“Don’t let anybody tell you there’s no money in crime. There’s plenty money in crime.” The philosopher had a stained green bag over one shoulder. He carried a blue plastic sack in one hand and a walking stick in the other. He wore a soiled baseball cap and Cal t-shirts.
“Any bargains?” he said.
“I can give you a deal.”
He picked up a “Best Ride.”
“$5,” I said.
He looked at my photo on the back cover. “What happened?” he said.
“I still have the same sweater and jacket,” I said.
“Are you from New York?” he said.
“Philadelphia. I came out here in ‘68.”
“I just graduating high school. San Leandro. I’m fifth generation Californian. My mother’s a Daughter of the Golden West.”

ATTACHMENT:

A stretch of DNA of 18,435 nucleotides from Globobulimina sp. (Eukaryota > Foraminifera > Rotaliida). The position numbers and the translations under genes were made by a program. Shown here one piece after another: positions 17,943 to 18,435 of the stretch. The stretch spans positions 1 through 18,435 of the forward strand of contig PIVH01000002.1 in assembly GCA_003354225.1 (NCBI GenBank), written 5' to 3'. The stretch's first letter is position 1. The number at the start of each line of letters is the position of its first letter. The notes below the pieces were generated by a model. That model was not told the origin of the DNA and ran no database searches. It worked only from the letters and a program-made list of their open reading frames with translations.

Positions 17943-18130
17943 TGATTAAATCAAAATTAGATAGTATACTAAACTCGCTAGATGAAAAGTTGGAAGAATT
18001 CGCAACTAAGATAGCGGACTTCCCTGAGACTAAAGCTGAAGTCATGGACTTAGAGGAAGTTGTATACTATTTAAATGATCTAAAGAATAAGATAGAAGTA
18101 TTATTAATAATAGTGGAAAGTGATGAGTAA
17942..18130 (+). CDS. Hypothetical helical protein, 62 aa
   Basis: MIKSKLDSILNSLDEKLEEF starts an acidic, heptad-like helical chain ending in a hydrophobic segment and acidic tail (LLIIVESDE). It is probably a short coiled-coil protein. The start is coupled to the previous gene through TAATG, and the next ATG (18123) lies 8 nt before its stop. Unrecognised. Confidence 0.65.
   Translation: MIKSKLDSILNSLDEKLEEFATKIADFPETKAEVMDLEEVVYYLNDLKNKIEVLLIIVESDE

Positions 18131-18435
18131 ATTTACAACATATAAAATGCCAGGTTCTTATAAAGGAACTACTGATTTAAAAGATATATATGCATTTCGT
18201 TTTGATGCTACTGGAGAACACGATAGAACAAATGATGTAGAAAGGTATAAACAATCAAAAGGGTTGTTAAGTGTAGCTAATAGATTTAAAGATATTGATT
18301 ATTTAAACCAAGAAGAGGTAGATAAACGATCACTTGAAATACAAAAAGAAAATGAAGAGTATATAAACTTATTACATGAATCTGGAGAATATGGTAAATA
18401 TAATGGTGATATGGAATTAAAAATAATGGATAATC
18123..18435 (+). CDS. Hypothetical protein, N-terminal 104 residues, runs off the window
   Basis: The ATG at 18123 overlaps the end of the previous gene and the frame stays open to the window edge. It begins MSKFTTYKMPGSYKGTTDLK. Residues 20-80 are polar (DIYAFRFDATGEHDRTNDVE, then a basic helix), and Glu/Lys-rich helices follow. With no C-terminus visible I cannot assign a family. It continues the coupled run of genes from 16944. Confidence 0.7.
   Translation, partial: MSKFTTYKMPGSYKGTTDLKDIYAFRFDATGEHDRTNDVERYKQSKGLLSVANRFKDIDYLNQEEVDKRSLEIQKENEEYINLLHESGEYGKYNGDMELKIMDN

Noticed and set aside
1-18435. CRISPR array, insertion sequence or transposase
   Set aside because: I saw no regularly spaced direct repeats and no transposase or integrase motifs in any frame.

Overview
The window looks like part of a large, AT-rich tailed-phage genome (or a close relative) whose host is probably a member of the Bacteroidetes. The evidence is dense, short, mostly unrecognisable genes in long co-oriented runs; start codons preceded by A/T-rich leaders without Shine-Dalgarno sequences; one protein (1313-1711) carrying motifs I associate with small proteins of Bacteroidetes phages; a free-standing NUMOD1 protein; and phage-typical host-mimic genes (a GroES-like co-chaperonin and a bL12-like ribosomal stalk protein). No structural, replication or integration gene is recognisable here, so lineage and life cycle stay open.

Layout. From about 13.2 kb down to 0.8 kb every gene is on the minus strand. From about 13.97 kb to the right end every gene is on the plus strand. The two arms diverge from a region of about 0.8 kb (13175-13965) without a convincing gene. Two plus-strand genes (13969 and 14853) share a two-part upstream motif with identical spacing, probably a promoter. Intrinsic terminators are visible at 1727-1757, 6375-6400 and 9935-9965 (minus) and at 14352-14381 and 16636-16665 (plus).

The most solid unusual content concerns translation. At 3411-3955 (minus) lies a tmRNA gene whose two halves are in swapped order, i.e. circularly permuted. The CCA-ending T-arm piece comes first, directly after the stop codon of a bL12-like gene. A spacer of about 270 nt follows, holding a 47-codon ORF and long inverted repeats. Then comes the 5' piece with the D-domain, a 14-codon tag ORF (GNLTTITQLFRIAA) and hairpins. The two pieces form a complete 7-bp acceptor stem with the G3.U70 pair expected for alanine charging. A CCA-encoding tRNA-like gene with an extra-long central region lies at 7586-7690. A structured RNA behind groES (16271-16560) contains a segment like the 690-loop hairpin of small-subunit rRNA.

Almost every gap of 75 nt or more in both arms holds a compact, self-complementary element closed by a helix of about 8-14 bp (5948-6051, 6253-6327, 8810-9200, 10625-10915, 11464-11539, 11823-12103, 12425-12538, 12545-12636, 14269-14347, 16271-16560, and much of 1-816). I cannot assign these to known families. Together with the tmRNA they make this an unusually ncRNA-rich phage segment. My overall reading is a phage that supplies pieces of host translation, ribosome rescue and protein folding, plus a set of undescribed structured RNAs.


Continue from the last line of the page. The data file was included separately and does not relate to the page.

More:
He handed me a crumpled bill. I signed his book.
“To Monroe,” he siad. “Like the movie star. My grandfather’s company copper plated the Catholic church. They blessed each piece because we were Protestant.”
On the way out, he dropped the book.
But he picked it up and kept going.
In Other News…
Adele stopped by the café on her way to a doctor’s appointment. This was a different morning. She had forgotten to bring something for while she waited. She chose “Best Ride” too – a loaner.
She hadn’t read it in 40 years. Me either. She hasn’t been able to get over how good it is. She asks me where its depth came from. I say, I haven’t a clue.